What are the limits to globalization? Does it apply to the university systems of the world, or is one university system just about the same as every other? My experience is that at least for sociology, it is not “always just the same. I have taught abroad in Tanzania and Germany, and in each place, … Continue reading The Problem With “Teaching Like You Do in America” While Abroad
The meeting about shared governance at Chico State that Julie attended and reported on here at Ethnography.com "Shared Governance or Managed Dissent," in the form of a letter from California State University Chancellor Timothy White has run into a brick wall. The dispute has turned into an argument over the meaning of the word "civility," and … Continue reading More Drama at Chico State: Bullies, Bullying, Administrative Power, Incivility, Cheese Cubes, and Cookies!
A recent sorority recruitment video from the University of Alabama last month was critically received on the internet for what some claimed were racist overtones. The nearly all-white, bikini and lingerie clad sorority sisters portrayed pranced happily throughout the over-5 minute long video, never opening a book, attending a class, or even appearing to be … Continue reading What Your Teeth Tell Me About Your Social Class
I began writing my dissertation in 2003 or so. My first year in graduate school at Kansas State University, I had the good fortune of enrolling in Dr. Robert K. Schaeffer's graduate Social Change course. When Dr. Schaeffer assigned the requisite term paper due in every graduate level course I have ever taken, he gave … Continue reading It’s Not How Many Times You Fall….
August 2nd, 2015 This is the principle reason why California has a water shortage: agriculture where it shouldn't be. One side of the freeway is the natural, unirrigated terrain; the other side is irrigated almonds. We should never be growing luxury crops in desert climates. We're in the San Joaquin Valley. There's no natural … Continue reading Almonds in the Desert
There’s an interesting discussion about how to translate Bourdieu from French to English at the Scatterplot blog. In English at least (I don’t read French), the translations of Bourdieu often seem circular and confusing. What Steve Valsey seems to be asking is, is this really necessary? His answer is no, and he offers a translation … Continue reading Is There Humor Hiding in the Translations of Bourdieu or Weber?
I fell off the face of Ethnography.com last Spring, the result of committing myself to completing my dissertation, teaching 5 classes, parenting, a few health issues that needed to be taken care of, and the coming summer, which was filled with lots of camping and traveling with my family. We spent nearly a month trekking … Continue reading Where in the world is…Marianne?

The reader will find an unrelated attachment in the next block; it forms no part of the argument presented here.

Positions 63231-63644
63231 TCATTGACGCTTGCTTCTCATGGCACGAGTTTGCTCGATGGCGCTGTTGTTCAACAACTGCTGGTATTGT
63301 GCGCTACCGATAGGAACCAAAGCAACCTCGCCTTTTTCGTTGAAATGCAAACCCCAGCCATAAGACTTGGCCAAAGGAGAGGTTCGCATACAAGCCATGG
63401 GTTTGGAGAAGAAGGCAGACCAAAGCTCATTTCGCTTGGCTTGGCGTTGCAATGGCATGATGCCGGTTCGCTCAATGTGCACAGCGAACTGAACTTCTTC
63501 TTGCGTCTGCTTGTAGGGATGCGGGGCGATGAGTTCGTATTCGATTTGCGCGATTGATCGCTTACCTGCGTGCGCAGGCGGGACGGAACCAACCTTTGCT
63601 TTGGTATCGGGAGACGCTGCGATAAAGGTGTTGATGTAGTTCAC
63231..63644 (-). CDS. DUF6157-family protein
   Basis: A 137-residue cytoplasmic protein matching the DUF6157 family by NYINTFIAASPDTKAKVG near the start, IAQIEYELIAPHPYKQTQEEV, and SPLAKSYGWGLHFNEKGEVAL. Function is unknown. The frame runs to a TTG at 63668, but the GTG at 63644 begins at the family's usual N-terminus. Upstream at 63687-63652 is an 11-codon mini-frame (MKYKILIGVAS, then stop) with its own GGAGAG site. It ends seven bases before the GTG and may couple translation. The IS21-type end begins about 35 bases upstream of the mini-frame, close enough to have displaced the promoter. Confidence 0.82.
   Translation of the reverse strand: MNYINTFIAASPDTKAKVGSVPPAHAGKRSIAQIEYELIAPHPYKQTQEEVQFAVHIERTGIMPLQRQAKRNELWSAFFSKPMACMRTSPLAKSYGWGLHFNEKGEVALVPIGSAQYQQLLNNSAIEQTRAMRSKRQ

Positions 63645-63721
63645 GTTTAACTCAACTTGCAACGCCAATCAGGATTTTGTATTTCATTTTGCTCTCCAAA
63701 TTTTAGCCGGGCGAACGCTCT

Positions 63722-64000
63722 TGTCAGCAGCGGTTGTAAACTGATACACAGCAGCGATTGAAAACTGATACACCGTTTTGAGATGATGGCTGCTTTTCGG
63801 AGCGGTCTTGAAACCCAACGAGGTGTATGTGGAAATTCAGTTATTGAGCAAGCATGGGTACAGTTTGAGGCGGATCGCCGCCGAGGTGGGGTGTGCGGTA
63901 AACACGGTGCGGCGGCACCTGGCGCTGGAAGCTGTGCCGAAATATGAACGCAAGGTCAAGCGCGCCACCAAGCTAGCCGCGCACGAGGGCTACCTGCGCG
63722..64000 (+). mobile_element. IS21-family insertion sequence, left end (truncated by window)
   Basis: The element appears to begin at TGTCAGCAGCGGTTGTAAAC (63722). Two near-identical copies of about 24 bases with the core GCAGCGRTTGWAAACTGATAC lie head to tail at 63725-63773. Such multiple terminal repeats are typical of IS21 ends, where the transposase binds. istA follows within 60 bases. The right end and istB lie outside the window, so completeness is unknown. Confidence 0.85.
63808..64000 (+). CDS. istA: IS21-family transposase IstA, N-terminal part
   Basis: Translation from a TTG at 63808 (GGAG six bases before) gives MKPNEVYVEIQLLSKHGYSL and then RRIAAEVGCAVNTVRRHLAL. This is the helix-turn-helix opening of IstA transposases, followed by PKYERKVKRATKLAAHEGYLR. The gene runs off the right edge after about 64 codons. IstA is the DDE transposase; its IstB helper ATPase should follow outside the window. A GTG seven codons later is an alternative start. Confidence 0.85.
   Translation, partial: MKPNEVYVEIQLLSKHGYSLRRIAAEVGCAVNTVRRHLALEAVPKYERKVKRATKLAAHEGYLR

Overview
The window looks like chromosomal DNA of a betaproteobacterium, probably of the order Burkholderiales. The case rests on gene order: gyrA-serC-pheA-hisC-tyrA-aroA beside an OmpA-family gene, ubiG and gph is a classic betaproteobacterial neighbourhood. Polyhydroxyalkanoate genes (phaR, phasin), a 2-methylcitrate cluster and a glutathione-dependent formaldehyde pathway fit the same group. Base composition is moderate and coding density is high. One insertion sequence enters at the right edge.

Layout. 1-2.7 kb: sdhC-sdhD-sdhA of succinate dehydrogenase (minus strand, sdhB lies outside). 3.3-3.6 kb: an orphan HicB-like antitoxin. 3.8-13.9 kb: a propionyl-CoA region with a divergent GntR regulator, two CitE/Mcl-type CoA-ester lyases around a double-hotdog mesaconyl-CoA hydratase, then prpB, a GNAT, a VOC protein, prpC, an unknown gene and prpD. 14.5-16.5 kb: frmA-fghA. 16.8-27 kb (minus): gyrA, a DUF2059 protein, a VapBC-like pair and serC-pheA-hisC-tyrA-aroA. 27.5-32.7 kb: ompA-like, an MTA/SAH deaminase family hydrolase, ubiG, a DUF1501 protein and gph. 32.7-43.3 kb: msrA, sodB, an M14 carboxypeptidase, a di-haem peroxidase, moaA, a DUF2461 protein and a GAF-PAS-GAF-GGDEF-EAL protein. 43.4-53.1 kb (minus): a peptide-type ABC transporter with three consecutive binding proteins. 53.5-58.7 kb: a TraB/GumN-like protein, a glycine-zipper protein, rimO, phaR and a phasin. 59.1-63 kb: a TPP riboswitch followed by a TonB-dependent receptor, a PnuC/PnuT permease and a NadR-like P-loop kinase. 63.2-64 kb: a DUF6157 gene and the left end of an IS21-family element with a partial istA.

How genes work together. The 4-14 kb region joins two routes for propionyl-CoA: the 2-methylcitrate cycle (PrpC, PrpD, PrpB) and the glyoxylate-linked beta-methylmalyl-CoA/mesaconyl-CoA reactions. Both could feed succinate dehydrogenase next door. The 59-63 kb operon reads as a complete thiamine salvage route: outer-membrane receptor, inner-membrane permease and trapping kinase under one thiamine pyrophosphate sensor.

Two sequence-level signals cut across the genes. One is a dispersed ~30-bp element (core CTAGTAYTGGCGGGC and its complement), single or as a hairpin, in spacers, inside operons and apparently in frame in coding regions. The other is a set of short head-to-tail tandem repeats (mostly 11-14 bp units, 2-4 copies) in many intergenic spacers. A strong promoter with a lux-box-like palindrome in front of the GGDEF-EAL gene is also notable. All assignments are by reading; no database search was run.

By Guest Writer: N. Jeanne Burns A friend said recently that one definitive marker of social class is whether you know how to eat an artichoke. This probably isn't true for migrant farmworkers who toil in or around Castroville, California, the self-proclaimed "Artichoke Capital of the World." Or even for people who grew up on … Continue reading Artichokes
Does the stigmatized individual assume his differentness is known about already or is evident on the spot, or does he assume it is neither known about by those present nor immediately perceivable by them? In the first case one deals with the plight of the discredited, in the second with that of the discreditable. This is … Continue reading Post-Traumatic Stress Disorder, Stigma, and Learned Helplessness
One of the weaknesses of Classical Social Theory is that it deals poorly with the nature of gender and the family (for exceptions see Mary Wollstonecraft and Harriett Martineau). In two places in his essay “Politics as Vocation,” though Max Weber brings up the subject of wives. The first reference is near the beginning of … Continue reading Max Weber on the Politics of Wives
Last December, Julie lamented the decline of Sociology as a discipline in an essay provocatively titled “RIP Sociology.” As Julie noted in her post, it seems that the discipline no longer had the vim and verve she remembers from her undergraduate and graduate days of only 10 or 20 years ago. She laments with Les … Continue reading RIP Sociology, or the Most Successful Discipline of the Twentieth Century?
Meetings are rituals, and rituals need symbols, and decorations. I’ve been to a lot of meetings in my time as an academic where I sat bored and confused, but still fulfilled my function as a decoration, and clap on cue. And to a large extent, that is what such ritual is about: clapping on cue … Continue reading Academic Meetings, Graduation Season, and a Bit from Rousseau